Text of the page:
AresMUSH
A New Breed of MUSH Server

This is the transcript for the Using GitHub segment of the Editing Ares Code tutorial.

Introduction

Hi - this is Faraday from AresMUSH and this is part III of the Editing Ares Code tutorial. In this segment, we’ll look at how to use GitHub to manage our source code and easily transfer our changes from our PC to the game server.

Source control is a cornerstone of software development. It’s what the pros do, and with just a little bit of practice it can be what you do, too.

GitHub Advantages

GitHub is a free, cloud-based source control system used by millions of developers worldwide. Here’s the basic idea:

Step 1 - Clone a copy of the latest code from the cloud.
Step 2 - Change code on your local PC.
Step 3 - Push those changes from your PC to GitHub.
Step 4 - Pull the changes from GitHub to the game server.

You may wonder what you gain by using GitHub as a middleman - isn’t it easier just to upload directly to the game instead of going through GitHub?

There are lots of benefits to source control. Here are just a few:

Another big advantage is collaboration. It’s easier to coordinate multiple coders, and it enables you to grab patches and updates from the main AresMUSH code far more easily than using direct editing or FTP.

Forking the Code

To use GitHub, first you’ll need to create an account. Then you’ll need to create your own version, which they call a ‘fork’, of the AresMUSH code. This basically creates a parallel repository under your own account, where you’ll be able to store your code changes for your game.

To set up a fork - log into your account and go to the AresMUSH code repositories. You can find a link to them through the “Source Code” link on aresmush.com.

Click the “Fork” button to create your own fork. Be sure to do that for both the main game and the web portal.

Cloning the Code

To work with the code on your PC, you’ll need to Clone it from GitHub. The easiest way to do that is to use GitHub Desktop, which is available for Mac and Windows.

Log in with your GitHub account and then click “Clone a Repository”. Select your aresmush fork and choose a local directory to store the code in.

Then do the same for the ares-webportal fork.

Editing the Code

Now that we have the code on our hard drive, we can edit it using our favorite code editor, just like we saw in the previous tutorial. If we look in GitHub Desktop, though, we’ll see that it actually tracks the files that we’ve changed. And if we click on the individual files, it will show us exactly what we changed, line by line.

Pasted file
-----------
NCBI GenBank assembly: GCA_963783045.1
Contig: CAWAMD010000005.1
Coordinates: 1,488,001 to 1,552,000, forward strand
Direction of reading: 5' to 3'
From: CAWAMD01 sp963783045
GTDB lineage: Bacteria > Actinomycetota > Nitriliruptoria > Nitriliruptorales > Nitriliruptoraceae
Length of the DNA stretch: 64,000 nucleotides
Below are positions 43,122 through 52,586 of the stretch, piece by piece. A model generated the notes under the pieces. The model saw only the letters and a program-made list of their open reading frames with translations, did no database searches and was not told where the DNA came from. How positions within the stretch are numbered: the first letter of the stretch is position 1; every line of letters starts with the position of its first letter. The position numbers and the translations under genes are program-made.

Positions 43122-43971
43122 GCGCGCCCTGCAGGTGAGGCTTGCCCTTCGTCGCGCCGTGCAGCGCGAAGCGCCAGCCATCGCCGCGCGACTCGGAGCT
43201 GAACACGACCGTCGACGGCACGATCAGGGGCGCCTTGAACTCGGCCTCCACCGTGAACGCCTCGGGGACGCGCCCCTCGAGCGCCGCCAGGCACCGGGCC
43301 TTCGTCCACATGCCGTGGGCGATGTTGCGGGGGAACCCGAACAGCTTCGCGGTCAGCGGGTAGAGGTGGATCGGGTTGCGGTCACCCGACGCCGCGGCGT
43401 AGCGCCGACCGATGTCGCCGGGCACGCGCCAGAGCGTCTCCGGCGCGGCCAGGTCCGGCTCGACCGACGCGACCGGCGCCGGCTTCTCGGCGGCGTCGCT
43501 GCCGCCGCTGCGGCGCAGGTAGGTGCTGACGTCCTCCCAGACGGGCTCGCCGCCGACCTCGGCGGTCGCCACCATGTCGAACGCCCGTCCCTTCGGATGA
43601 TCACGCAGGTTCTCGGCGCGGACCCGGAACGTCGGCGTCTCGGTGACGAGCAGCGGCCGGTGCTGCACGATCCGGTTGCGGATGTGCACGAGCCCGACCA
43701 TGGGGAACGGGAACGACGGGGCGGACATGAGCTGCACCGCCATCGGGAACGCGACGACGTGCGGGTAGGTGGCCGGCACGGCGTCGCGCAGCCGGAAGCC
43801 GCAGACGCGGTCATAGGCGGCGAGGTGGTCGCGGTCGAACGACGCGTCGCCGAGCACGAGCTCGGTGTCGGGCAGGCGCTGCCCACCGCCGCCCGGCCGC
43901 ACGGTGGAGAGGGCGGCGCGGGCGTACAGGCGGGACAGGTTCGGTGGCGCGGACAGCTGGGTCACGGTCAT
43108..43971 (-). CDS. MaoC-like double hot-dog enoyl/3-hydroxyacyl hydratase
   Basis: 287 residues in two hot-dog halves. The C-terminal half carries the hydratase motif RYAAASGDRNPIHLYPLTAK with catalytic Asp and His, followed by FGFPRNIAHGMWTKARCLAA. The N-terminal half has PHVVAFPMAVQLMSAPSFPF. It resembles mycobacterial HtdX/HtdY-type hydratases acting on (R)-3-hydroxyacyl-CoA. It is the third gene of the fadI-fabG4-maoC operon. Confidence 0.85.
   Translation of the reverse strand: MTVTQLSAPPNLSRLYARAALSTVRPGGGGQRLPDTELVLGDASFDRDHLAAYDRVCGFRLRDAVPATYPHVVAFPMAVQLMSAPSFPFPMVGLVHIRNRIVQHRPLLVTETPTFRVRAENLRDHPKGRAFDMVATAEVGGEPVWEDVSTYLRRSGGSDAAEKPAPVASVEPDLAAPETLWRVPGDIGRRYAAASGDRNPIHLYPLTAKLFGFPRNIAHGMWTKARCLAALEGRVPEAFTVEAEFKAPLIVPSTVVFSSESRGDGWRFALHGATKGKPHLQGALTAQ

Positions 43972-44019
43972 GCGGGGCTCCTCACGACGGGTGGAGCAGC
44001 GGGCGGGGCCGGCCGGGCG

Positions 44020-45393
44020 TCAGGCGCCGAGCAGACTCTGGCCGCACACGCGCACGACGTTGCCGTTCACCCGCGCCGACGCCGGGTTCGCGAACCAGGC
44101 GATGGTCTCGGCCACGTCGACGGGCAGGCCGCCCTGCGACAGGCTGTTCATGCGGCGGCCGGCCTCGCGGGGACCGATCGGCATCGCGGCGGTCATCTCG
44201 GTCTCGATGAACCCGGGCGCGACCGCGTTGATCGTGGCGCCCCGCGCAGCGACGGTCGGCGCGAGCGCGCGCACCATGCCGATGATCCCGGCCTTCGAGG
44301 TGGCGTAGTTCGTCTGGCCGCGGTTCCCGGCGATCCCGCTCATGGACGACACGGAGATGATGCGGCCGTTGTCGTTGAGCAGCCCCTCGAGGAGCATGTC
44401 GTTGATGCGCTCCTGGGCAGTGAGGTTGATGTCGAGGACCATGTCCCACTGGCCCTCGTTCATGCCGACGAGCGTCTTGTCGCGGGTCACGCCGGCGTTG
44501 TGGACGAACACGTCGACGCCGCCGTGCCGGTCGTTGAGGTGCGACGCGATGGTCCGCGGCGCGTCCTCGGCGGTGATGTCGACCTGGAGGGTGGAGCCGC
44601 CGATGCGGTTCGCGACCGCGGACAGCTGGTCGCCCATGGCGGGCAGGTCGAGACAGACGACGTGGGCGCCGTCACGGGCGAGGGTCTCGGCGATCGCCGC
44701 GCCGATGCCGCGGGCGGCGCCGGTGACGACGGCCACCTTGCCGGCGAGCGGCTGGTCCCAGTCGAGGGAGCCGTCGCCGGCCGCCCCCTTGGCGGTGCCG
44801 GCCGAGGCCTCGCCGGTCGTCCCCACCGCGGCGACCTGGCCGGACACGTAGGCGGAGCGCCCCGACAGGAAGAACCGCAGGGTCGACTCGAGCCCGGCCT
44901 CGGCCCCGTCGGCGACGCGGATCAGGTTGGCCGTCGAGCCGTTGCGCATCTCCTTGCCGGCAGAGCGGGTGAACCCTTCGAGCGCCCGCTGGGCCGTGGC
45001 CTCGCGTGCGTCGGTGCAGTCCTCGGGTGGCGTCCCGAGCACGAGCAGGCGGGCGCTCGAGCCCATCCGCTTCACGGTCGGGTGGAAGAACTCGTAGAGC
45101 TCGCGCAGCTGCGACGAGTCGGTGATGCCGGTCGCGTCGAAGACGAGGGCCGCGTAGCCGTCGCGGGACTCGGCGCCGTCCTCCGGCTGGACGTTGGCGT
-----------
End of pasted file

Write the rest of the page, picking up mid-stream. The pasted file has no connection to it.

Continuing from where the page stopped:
These changes, though, are still just local to our PC. To get them up to GitHub, we need to do a commit. We put in a summary of what changed and commit the changes to the main branch - master. Now we have no local changes. But there’s still another step. To get the changes up to GitHub, we need to also do a Push.

Now if we go to GitHub and refresh the page, we’ll see the tinker text we just did.

Getting the Code to the Game

So the code’s in GitHub - but how do we get it to the game itself?

Assuming that you’re ONLY doing changes through GitHub and not messing with the code on the server shell through direct editing or FTP, it’s simple.

With a coder character on the game, just use the command git pull. This pulls the latest changes from GitHub to your game server. Then - as usual - we need to reload the code we just changed by typing load tinker. We can reload as many plugins as we touched, or just do ‘load all’ to cover all the bases.

If we’ve got conflicting changes or made some changes through FTP or direct editing, you’ll need to log into the server shell and use the git command line. That’s a bit outside the scope of our tutorial, but there are lots of git tutorials out there. Feel free to ask on the forums if you get stuck.

Resolving Conflicts

If we have made direct modifications on the server shell or in certain other unusual situations, we might get this sort of message when we do a git pull. When this happens, we can’t do it automatically through the game itself, and we need to go to the server shell to sort things out.